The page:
I Will Bear Witness (1933-1941 & 1942-1945) by Victor Klemperer (Random House 1999)
This memoir starts as a recognizable story – a middle-aged professor, a member of the Protestant church with a distinguished war record, decides to build a house in the country. To supervise the construction, he learns to drive, and buys a car. He has problems with the builders (and with the car), and is then laid off from his university position. Moreover, his wife, Eva, suffers from a variety of medical complaints, and he has to face a troubling court case. The professor starts to have real money worries. Will he be able to make next year’s life assurance payments? Is his reduced pension going to be enough to live on? So, in 1933, he starts to maintain a meticulous journal.
Only this diarist lives in Hitler’s Germany. Klemperer, who considers himself a loyal German citizen, has been identified by the Nazis as a “Jew”, and his wife as “Aryan”. After his dismissal from Dresden University, the noose tightens gradually around him, and all others similarly classified. Over the years petty restrictions on Jews evolve into serious loss of freedoms and then serial dispatch to the death-camps. Throughout this catastrophe, Klemperer maintains his sanity by reading books of history and literature, by preparing notes for a commentary on the style of Nazi rhetoric, and by his promise to himself to provide for posterity a full chronicle of the régime’s monstrosities. He manages to conceal his diary entries, his wife smuggling them to a friend’s house for safekeeping. If this ruse were detected, they could all be sent to the guillotine.
As Klemperer logs the appropriation of his house, and the struggle to find food and to keep warm, he also makes insightful comments about the nature of Nazi totalitarianism, with wry historical analogies. He describes his eight-day imprisonment for a careless offence against blackout regulations, and the suicides of acquaintances undertaken in anticipation of incarceration. As early as 1942, he believes the end of the war is near, and it is difficult for the reader to imagine there are three years still to go. He goes on to describe his onerous year under slave conditions in a factory, and his and Eva’s amazing escape when, just before he is to be rounded up for the camps, Allied bombing devastates Dresden, and they manage to flee to Munich. Lastly, after Hitler’s suicide, he records their painful return (mostly by walking) to their now Soviet-occupied hometown.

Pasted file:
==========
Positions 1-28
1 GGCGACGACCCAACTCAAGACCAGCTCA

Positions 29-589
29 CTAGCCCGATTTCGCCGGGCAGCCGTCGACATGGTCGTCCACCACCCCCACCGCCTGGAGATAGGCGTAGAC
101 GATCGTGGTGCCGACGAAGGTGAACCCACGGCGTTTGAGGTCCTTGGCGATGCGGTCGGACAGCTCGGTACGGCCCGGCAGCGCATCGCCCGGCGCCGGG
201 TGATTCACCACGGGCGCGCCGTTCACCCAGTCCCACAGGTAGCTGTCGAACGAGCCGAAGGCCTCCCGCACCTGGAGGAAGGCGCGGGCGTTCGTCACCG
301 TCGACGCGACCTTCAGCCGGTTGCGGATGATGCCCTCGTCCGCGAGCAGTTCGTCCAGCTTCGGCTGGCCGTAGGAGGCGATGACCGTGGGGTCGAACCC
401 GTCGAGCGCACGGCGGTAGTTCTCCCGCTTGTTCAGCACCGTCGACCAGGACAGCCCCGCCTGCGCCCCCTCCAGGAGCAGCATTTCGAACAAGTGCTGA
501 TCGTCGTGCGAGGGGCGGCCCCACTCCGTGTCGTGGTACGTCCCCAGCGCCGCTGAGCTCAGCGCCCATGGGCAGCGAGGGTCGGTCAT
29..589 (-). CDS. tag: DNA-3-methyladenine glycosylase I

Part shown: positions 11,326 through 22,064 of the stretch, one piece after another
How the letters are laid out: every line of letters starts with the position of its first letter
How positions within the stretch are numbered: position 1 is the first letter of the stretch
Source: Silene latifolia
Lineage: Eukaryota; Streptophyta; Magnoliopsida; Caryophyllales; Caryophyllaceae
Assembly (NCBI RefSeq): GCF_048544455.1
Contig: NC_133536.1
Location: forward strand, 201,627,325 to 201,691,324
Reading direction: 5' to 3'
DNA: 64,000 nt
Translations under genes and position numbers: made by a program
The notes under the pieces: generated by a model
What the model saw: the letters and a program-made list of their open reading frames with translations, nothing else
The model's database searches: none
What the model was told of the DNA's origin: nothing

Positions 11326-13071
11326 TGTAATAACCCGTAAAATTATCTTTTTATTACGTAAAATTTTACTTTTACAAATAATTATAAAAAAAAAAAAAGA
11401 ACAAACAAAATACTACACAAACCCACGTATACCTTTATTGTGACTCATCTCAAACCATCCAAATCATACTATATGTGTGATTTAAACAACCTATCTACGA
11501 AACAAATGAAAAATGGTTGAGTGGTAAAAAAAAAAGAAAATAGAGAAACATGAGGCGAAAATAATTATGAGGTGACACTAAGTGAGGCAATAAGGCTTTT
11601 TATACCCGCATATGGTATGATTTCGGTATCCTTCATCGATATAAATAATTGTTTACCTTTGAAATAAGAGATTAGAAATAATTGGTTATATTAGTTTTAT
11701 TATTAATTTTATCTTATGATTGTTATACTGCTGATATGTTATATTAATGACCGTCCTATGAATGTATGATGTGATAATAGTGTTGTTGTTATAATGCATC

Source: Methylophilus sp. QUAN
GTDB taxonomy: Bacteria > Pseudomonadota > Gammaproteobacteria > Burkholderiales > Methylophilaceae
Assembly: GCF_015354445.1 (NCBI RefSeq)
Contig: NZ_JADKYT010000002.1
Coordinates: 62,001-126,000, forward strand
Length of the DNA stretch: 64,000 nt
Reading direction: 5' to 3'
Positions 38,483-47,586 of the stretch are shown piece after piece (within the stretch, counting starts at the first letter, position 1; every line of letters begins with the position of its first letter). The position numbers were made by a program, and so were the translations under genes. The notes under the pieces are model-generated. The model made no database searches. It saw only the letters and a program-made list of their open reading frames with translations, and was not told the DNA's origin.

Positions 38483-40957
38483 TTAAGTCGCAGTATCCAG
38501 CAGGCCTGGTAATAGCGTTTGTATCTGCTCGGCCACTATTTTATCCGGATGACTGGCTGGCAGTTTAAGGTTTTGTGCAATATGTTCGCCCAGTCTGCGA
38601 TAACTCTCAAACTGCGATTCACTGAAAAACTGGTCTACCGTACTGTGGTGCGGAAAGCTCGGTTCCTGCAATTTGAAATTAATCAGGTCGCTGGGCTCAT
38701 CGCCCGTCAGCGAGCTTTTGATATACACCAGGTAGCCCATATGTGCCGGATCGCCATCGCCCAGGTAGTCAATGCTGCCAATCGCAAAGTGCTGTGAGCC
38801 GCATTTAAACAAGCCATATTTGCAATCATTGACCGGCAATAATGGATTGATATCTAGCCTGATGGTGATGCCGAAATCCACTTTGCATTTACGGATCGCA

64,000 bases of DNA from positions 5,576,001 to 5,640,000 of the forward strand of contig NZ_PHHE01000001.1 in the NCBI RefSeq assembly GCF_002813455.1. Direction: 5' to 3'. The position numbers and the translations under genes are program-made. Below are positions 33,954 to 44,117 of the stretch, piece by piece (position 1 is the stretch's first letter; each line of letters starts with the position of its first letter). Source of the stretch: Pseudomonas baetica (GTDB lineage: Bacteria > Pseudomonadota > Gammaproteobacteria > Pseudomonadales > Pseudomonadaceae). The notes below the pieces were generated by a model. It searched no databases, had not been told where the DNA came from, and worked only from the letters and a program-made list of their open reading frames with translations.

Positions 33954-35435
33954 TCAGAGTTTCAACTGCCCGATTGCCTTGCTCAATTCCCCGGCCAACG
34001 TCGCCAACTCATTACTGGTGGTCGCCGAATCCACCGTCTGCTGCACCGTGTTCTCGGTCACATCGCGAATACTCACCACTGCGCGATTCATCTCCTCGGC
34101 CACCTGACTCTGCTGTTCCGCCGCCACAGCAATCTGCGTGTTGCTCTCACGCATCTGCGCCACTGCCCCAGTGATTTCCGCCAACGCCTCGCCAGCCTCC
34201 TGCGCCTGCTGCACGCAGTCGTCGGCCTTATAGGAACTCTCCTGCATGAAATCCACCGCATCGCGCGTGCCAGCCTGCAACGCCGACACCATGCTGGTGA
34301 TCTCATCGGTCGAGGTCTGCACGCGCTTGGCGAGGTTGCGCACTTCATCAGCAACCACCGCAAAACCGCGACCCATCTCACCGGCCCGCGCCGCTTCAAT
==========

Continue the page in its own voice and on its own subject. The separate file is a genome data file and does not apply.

First published in German in 1995, the work sheds an unprecedented light on daily life under Hitlerism. And it has provoked some controversy. Klemperer found any racial classification odious, and he defiantly rates Zionism as an evil equal to Nazism. He considers himself a true German to the end, a citizen of a country ruined by Romanticism gone wild. And his narrative may serve to challenge other preconceived ideas about collective German guilt in the Holocaust. Yes, most people knew – by listening to the accounts of returning soldiers – of the killings and massacres that were occurring in the East, and were aware in 1941 that Jews taken to Theresienstadt and other camps never returned, but (as Klemperer would insist) there should be no mass stereotyping. Among the “Aryans” he came across, the author describes fanatical Nazi supporters, cautious losers who would do anything to save their own skin, generous sympathizers who risked their lives, and defiant rebels who were themselves executed. And Klemperer himself was not typical. He had “privileged” status because of his marriage, which deferred his arrest until the end of the war approached, and the fact that he had a famous conductor/cousin called Otto may have staved off some Gestapo attention.
What distinguishes this journal is the author’s humanity, his honesty, his delight in small joys among the horror, his eye for detail, and his unstinting commitment to recording the truth under such dire conditions. Although Klemperer’s loyal and devoted wife Eva appears as a bit of a cipher, these diaries can be compared to Nadezhda Mandelstam’s Hope Against Hope and Hope Abandoned, which provided such haunting testimony on Stalin’s oppression. Moreover, the extract describing Klemperer’s two weeks in prison deserves to become a monologue for the theatre, akin to the similar holocaust memoir depicted in The Last Letter, the chapter from Vasily Grossman’s Life and Fate, which recently ran in New York. The translation is vivid and fluid, although the translator (Martin Chalmers) is completely clueless about the use of the comma, either slavishly mimicking German constructs, carelessly linking together separate main clauses in a manner that would be anathema to a literary German, or in some cases distorting the meaning altogether. Do publishers not employ qualified editors any more? I think I know the answer to that question already, but I did not let it mar my appreciation (“enjoyment” is not an appropriate word here) of these engrossing and highly moving volumes.